12. Hit Makers: The Science of Popularity in an Age of Digital Distraction by Derek Thomson, 2017
Thomson set out to study what makes things break big. This is an important topic for marketers whose main goal is to make their products known and loved by as many people in their target market as possible. He covers many media over the last 2 centuries, including Impressionist art, winning political speech and speakers, movies, music, fashion, books, Etsy hit products, and mobile apps.
In the end he concludes there are no hard and fast rules on what makes things pop, but there are some reliable patterns: 1) simplicity, 2) familiarity, 3) frequency, 4) influential supporters, 5) close-knit supportive groups, 6) rhyming and catchy copy, 7) logical balance and intriguing inversion in messaging, 8) cross-channel support, 9) gradual innovation, and 10) ad hoc random influences.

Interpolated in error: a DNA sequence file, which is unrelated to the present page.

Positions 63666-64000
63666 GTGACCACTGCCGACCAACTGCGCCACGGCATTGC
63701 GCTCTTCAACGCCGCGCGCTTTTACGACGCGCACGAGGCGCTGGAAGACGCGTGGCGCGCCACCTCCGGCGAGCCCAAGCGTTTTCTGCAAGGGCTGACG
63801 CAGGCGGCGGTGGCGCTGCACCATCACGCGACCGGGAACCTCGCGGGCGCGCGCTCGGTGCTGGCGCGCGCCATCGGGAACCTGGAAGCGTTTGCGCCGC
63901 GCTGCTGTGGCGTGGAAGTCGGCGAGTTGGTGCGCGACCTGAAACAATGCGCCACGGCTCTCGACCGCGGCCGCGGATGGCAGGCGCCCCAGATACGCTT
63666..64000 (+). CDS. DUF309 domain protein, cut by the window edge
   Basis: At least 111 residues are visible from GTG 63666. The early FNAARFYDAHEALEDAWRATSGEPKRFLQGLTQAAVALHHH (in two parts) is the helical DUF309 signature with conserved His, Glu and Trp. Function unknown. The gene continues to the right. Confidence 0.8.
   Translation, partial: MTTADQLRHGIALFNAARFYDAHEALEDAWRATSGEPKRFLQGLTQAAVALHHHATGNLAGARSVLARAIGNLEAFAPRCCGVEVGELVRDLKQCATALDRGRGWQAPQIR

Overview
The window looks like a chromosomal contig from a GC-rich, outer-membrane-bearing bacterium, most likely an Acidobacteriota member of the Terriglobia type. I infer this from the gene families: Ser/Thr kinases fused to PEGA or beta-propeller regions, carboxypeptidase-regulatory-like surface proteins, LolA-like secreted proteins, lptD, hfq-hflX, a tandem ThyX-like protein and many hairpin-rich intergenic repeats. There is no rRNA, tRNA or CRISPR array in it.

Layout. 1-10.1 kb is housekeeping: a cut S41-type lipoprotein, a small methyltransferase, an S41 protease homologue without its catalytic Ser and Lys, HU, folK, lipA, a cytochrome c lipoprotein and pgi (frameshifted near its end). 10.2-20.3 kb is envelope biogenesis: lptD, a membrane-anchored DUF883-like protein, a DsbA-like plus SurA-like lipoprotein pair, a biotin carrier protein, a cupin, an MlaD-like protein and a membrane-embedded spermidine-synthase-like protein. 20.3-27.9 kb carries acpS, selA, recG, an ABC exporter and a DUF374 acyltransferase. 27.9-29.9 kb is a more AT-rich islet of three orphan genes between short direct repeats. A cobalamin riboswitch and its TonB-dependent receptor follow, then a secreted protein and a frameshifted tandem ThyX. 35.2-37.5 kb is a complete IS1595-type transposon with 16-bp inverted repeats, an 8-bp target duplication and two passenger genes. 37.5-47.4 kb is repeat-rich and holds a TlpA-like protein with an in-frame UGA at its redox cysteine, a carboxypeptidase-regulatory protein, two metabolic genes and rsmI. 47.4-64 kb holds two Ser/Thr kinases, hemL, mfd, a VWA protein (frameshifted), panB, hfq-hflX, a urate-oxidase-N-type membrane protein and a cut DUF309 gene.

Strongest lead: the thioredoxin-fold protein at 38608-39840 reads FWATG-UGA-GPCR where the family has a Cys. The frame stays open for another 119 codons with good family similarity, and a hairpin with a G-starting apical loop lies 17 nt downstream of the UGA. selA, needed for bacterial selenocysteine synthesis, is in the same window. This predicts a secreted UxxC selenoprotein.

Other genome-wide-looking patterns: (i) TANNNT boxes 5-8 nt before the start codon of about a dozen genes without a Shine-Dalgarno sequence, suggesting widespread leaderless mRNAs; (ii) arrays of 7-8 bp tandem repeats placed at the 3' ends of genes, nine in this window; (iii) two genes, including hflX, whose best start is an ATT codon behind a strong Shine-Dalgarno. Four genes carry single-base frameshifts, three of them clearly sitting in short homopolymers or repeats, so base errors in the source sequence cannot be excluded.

Thomson is a good, young writer and fine storyteller, and he has put together a useful treatise on a nebulous topic.
13. Everybody Writes: Your Go-To Guide to Creating Ridiculously Good Content by Ann Handley, 2014
Marketing is driven by content, so our next pick on the list of the best marketing books is about content creation. To create really good content, you need the writing skills to make your ideas come alive in an engaging way.
This book has dozens of useful insights for how to produce really good writing content. Highly recommended for all the marketers who write or edit content.
Read the free ebook on content marketing success.
14. The Ten Principles Behind Great Customer Experiences by Matt Watkinson, 2013